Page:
After the mission's success, Balto and Kaasen became celebrities to Seppala's great displeasure, as Togo had gone through by far the longest and most dangerous part of the serum run. Seppala stated:

I hope I shall never be the man to take away credit from any dog or driver who participated in that run. We all did our best. But when the country was roused to enthusiasm over the serum run driver, I resented the statue to Balto, for if any dog deserved special mention it was Togo. [...] At the time I left [for the run] I never dreamed that anyone could consider these dogs [the second string] fit to drive even in a short relay. [...] As to the leader, it was up to the driver who happened to be selected to choose any dog he liked, and he chose Balto.

Balto is to this day still more famous to the general public despite there being many misconceptions about his and Kaasen's fame. The contribution of Alaska Natives, whose teams "covered nearly two thirds of the run," is also heavily obscured. According to The New York Times, "the overlooking of Togo still infuriates mushers".

A statue of Balto, sculpted by Frederick Roth, was erected in New York City's Central Park on December 17, 1925, ten months after Balto's arrival in Nome. Balto himself was present for the monument's unveiling. The statue is located on the main path leading north from the Tisch Children's Zoo. In front of the statue a low-relief slate plaque depicts Balto's sled team, and bears the following inscription:

Dedicated to the indomitable spirit of the sled dogs that relayed antitoxin six hundred miles over rough ice, across treacherous waters, through Arctic blizzards from Nenana to the relief of stricken Nome in the Winter of 1925.

Endurance · Fidelity · Intelligence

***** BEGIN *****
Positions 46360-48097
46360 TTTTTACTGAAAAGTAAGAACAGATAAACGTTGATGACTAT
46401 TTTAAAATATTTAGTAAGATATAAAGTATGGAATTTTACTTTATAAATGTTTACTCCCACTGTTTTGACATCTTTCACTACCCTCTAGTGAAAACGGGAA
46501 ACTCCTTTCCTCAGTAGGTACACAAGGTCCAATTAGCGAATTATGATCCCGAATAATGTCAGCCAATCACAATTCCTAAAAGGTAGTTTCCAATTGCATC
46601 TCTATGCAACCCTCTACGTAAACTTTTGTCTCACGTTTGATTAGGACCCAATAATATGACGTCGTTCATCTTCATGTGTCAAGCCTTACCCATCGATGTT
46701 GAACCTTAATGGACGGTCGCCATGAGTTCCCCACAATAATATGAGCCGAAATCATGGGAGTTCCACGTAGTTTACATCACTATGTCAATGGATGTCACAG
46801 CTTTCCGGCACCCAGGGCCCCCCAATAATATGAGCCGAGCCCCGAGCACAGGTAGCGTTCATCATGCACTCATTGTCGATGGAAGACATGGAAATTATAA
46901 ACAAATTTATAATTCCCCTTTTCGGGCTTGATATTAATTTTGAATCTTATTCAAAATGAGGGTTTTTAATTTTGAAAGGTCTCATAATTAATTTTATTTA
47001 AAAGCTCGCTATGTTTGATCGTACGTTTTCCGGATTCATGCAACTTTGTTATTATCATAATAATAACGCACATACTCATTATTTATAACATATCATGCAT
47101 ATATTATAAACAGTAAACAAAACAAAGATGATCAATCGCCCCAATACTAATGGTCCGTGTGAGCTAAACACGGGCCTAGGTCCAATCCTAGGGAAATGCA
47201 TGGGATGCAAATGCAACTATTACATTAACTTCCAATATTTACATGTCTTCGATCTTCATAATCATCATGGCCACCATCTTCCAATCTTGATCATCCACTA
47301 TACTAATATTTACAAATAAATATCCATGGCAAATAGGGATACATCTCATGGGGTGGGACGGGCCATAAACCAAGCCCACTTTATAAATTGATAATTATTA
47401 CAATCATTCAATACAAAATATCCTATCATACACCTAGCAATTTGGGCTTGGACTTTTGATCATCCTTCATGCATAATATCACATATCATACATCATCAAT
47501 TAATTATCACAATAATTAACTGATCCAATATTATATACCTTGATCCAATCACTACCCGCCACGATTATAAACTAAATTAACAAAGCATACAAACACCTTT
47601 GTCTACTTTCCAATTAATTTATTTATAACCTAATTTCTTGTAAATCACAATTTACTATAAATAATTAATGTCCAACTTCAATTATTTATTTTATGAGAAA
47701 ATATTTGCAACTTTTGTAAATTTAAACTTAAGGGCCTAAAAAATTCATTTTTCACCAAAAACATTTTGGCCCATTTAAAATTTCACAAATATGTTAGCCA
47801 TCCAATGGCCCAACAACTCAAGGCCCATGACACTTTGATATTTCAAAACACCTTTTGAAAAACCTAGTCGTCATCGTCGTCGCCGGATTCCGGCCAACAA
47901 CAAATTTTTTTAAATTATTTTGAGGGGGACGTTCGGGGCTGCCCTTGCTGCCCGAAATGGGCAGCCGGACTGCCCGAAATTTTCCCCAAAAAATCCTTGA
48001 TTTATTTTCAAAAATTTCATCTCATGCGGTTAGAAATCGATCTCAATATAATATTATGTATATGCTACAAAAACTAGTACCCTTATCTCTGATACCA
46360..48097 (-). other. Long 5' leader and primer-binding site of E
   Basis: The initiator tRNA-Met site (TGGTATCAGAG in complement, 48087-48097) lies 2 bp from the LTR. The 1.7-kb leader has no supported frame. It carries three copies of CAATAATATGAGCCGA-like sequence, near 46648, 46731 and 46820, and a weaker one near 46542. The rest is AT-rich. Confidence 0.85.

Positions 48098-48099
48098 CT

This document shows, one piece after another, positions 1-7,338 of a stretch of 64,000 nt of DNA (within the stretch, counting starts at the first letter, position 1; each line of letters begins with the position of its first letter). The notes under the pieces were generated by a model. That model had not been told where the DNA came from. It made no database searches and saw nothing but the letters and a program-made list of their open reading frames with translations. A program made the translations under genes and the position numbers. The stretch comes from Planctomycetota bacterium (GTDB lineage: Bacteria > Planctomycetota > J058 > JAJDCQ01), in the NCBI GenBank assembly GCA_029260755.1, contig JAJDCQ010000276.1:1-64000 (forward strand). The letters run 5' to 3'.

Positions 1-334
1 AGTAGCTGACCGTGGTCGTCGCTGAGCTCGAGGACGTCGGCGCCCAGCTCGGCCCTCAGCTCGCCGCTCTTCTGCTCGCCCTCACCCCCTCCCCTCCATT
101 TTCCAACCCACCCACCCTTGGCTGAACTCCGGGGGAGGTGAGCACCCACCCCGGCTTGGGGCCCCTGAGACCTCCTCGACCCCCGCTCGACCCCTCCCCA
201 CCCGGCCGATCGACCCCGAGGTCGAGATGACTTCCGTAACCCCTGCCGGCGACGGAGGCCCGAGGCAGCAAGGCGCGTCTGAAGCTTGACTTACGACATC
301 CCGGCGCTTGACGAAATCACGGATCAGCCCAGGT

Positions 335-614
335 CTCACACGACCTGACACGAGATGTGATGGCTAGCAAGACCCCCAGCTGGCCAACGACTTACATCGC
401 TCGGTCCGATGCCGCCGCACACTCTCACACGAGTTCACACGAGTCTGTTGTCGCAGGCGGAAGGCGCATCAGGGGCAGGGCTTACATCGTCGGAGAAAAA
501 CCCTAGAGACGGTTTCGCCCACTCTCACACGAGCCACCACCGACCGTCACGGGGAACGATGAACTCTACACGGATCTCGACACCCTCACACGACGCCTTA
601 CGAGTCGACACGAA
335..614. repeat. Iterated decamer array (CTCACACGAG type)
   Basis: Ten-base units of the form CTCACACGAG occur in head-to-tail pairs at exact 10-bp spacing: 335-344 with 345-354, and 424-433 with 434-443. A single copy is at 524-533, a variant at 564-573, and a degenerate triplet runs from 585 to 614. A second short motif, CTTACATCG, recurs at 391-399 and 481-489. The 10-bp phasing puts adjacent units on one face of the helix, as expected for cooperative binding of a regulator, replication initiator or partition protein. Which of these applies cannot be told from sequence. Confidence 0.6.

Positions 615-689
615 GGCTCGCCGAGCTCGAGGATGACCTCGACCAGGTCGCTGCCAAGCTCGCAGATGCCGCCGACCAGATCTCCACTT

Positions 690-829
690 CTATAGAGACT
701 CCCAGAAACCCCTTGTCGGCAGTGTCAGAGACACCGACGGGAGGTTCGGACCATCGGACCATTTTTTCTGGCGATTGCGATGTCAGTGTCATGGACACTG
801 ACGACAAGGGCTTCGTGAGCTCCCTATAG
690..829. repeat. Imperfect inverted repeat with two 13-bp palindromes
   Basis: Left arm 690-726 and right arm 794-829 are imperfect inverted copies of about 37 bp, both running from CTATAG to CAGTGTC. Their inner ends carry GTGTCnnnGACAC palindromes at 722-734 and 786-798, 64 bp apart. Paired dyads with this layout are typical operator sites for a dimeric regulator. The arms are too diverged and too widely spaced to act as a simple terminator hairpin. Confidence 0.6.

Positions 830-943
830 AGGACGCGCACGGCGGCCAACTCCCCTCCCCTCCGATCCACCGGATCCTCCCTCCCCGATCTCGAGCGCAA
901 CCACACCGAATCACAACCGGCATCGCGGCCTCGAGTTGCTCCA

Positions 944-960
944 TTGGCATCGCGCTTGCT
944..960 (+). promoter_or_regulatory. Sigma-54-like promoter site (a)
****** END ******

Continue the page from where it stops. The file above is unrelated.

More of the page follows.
Balto could not be used for breeding because he was neutered at a young age, so he was relegated to the vaudeville circuit along with his team. When Kaasen wished to return home to Alaska, the dogs were sold to the highest bidder by the company who sponsored his tour. The dogs ended up chained in a small area in a novelty museum and freak show in Los Angeles. While visiting Los Angeles, George Kimble, a former prizefighter turned businessman from Cleveland, was shocked to discover the dogs were unhealthy and badly treated. Kimble worked together with the newspaper the Plain Dealer to bring Balto and his team to Cleveland, Ohio. On March 19, 1927, Balto and six companions were brought to Cleveland and given a hero's welcome in a triumphant parade. The dogs were then taken to the Brookside Zoo (now the Cleveland Metroparks Zoo).

Balto CLE
Balto's remains at the Cleveland Museum of Natural History

After Balto died in 1933, his remains were mounted by a taxidermist and donated to the Cleveland Museum of Natural History. In 1998, the Alaska Legislature passed HJR 62 - "Bring Back Balto" resolution. The Cleveland Museum of Natural History declined to return Balto; however, in October 1998, Balto left for a five-month stay at the Anchorage Museum of History and Art, which drew record crowds. Balto was part of another exhibit at the Anchorage Museum of History and Art in 2017.

See also

Kids robot.svg In Spanish: Balto para niños